According to ESPN's Jeremy Fowler, some league executives felt the Patriots were the only team "desperate for a viable NFL starter," following Tom Brady's decision to leave New England and sign with the Tampa Bay Buccaneers.
Per NFL Network's Ian Rapoport, the deal is for one year and could pay Newton up to $7.5 million if he hits all incentives.
While "most" NFL execs reportedly expected the Patriots to sign a veteran quarterback, not all of them were convinced it would be Newton because of his inconsistent play and long list of injuries in recent years.
Newton, who was released by the Panthers this offseason after they signed Teddy Bridgewater, will compete with second-year man Jarrett Stidham for the starting job. Newton will likely be viewed as the favorite to win the role, but the Pats won't be obligated to start him since they didn't exactly break the bank to sign him.
Two seasons ago, Newton missed the final two games with a shoulder injury that seemingly hampered his ability to throw deep for much of the year. Last season, Newton played the first two games before landing on the shelf with a foot injury and then undergoing season-ending surgery.
The 31-year-old is a three-time Pro Bowler and one-time NFL MVP, but he hasn't been the same player since 2015. Newton won the MVP that year and led the Panthers to a 15-1 record and Super Bowl appearance, which they lost to the Denver Broncos.
He hasn't been to a Pro Bowl since, and after registering a career-best QBR of 67.0 in 2015, he posted the three worst QBR seasons of his career from 2016 to 2018.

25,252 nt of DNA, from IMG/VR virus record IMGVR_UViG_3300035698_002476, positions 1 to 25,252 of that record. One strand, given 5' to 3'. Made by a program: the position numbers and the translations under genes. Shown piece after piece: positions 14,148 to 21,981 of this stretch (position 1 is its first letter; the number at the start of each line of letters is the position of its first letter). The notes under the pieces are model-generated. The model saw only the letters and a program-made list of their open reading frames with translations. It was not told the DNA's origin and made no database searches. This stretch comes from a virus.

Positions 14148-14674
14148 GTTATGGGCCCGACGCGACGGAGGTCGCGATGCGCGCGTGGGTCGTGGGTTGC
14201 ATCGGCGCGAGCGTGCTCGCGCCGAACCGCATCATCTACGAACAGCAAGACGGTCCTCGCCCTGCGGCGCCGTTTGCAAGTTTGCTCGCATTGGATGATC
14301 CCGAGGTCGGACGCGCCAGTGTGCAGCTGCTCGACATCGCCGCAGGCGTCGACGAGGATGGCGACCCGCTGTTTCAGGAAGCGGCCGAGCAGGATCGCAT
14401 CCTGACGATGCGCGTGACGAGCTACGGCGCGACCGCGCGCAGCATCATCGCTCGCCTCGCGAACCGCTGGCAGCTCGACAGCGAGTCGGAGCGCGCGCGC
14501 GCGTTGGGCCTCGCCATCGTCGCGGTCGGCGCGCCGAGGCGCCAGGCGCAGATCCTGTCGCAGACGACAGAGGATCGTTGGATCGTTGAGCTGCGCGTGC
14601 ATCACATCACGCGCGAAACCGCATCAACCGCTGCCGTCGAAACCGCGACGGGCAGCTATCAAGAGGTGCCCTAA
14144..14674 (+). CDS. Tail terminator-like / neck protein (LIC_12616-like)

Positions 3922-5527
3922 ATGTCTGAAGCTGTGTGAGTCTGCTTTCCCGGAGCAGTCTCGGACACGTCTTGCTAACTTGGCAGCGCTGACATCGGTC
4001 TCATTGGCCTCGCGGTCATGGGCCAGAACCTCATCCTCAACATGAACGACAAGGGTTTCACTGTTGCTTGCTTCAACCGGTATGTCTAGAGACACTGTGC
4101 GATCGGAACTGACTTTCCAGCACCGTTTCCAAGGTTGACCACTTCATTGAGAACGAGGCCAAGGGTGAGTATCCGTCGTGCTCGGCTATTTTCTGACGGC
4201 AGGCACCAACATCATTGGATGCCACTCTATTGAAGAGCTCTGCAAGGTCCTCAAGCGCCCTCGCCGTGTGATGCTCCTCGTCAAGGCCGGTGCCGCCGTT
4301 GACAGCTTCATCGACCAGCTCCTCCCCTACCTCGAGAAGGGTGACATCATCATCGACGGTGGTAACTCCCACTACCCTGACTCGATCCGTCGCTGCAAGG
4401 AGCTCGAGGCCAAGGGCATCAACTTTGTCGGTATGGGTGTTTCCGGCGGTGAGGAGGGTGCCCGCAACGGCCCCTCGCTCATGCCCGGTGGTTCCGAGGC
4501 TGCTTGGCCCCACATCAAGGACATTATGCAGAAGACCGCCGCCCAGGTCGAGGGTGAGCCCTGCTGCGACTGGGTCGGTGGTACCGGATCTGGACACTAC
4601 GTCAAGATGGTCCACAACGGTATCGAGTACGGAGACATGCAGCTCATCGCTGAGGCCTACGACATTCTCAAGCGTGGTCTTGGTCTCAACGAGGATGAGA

His running ability is one of the things that have set him apart during. That was never part of New England's offense with Brady at the helm, but that might change, should Newton earn the starting job.
An anonymous NFC exec suggested Patriots offensive coordinator Josh McDaniels would be best off tailoring the offense to Newton: "Will he adjust his scheme by incorporating what Cam likes [like Bruce Arians is doing with Brady]? Or will he make and expect Cam to play within the confines of his system? They are best served playing to his strengths."
After averaging 601 yards and seven touchdowns on the ground per season from 2011 to 2018, Newton rushed only five times for minus-two yards in two games last season. The sample size is small, but it raises the question of whether Newton's foot will allow him to run like he used to.
If it doesn't, it could open the door for Stidham to win the starting job for a Patriots team that is in danger of not winning the AFC East for the first time since 2008 because of a weakened roster and the emergence of the Buffalo Bills.